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High Cholesterol

High Cholesterol

Good nutrition plays a key role in healthy cholesterol

According to information published in 2007 in Scientific American, it is actually the carbohydrates we eat that cause complications. This is primarily because carbohydrates along with most vegetable oils cause oxidative stress which leads to elevated levels a of dangerous kinds of a lipoprotein called small or dense LDL. LDL or low-density lipoprotein is a molecule that is a combination of lipid (fat) and protein. Lipoproteins are the form in which lipids are transported in the blood.

LDL transports cholesterol from the liver to the tissues of the body. This is why we are often told that LDL cholesterol is the "bad" cholesterol. These lipoproteins are responsible for the formation of atherosclerotic plaques which are commonly considered to be the cause of coronary artery disease. Coronary artery disease appears to be the number one cause of heart attacks. You can determine your risk for coronary heart disease and other diseases of atherosclerosis such as peripheral vascular disease by looking at your lipid profile or blood lab profile which can be ordered by your doctor. But don’t focus only on the cholesterol level, look at the HDL and triglyceride levels, they will tell you if you have dangerous levels of dense LDL.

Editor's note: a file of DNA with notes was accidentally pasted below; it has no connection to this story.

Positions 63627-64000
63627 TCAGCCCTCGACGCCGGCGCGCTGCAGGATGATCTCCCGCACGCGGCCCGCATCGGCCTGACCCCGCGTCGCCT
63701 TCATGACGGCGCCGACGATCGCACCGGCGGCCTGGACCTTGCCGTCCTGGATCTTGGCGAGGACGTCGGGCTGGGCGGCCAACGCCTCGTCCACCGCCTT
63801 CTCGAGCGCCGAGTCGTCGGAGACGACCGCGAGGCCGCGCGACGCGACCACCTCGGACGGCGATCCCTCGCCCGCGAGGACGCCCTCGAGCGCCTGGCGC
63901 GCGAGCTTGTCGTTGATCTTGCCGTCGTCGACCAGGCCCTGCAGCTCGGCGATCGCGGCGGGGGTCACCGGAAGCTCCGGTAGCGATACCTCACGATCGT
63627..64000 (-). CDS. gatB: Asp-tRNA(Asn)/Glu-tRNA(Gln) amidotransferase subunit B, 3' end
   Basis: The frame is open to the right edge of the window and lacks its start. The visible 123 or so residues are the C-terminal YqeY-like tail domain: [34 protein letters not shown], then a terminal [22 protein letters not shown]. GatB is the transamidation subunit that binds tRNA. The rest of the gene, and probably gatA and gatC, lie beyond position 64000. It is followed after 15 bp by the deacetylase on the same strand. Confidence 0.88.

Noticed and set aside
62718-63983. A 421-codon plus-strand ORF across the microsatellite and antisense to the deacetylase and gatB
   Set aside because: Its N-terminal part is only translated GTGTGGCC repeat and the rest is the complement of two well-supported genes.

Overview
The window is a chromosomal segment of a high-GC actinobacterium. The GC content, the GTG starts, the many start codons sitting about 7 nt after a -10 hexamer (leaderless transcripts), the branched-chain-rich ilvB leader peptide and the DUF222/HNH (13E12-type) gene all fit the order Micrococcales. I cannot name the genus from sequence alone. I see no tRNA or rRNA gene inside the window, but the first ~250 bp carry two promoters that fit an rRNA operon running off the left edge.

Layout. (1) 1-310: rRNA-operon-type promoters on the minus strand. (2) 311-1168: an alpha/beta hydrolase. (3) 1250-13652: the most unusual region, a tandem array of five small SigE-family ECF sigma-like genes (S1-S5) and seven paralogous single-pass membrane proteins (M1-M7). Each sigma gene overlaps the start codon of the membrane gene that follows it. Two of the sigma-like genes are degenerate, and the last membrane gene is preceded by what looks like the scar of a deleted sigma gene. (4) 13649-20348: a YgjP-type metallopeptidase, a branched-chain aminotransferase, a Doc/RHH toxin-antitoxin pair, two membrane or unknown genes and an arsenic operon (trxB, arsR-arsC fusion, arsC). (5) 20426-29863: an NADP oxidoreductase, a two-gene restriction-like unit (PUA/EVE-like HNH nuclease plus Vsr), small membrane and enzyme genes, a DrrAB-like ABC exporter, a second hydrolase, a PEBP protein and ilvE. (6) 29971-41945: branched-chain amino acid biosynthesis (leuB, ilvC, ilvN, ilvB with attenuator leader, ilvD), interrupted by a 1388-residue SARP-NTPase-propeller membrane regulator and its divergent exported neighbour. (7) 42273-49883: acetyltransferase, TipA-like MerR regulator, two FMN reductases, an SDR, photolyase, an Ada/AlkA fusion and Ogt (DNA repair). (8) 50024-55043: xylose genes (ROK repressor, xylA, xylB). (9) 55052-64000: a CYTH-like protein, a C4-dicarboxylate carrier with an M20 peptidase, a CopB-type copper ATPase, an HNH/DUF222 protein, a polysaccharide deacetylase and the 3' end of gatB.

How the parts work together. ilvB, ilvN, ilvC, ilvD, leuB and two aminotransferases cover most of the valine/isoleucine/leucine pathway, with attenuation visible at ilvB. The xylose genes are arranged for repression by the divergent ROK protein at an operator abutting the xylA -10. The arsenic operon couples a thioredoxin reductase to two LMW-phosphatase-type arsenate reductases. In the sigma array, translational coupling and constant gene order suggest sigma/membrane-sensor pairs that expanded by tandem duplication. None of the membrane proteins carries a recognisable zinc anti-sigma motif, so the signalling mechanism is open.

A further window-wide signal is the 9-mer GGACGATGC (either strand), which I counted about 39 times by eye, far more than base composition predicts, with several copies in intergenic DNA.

High cholesterol is often considered to be synonymous to heart disease. But to understand how this came about you must understand the role carbohydrates play. All the excess carbohydrates we consume are converted to fatty acids by insulin and stored as fat in our bodies. (see the section on Hypoglycemia on this website) Insulin does this because glucose is our primary fuel source. Our body wants to make sure that we always have a fuel source so it stores it in the form of glycogen in the liver and fat in adipose tissue. Fatty acids are formed primarily by the metabolism of glucose and fats that we eat. However, these fatty acids will only be stored as fat in our body if insulin is present. If insulin is not present, fatty acids will be used as building blocks much like protein is and fuel. While some insulin is released in response to any type of food intake, it is only released in large amounts when carbohydrates enter the body and are converted into glucose. Therefore, even if you have a lot of fatty acids around from a high fat meal, you will not store them as fat unless you ate a large amount of carbohydrates as well. Instead the fatty acids will be used as fuel and building blocks for tissue repair.

If you have higher levels of high-density lipoprotein (HDL), "good" cholesterol you have a lower risk of heart attack.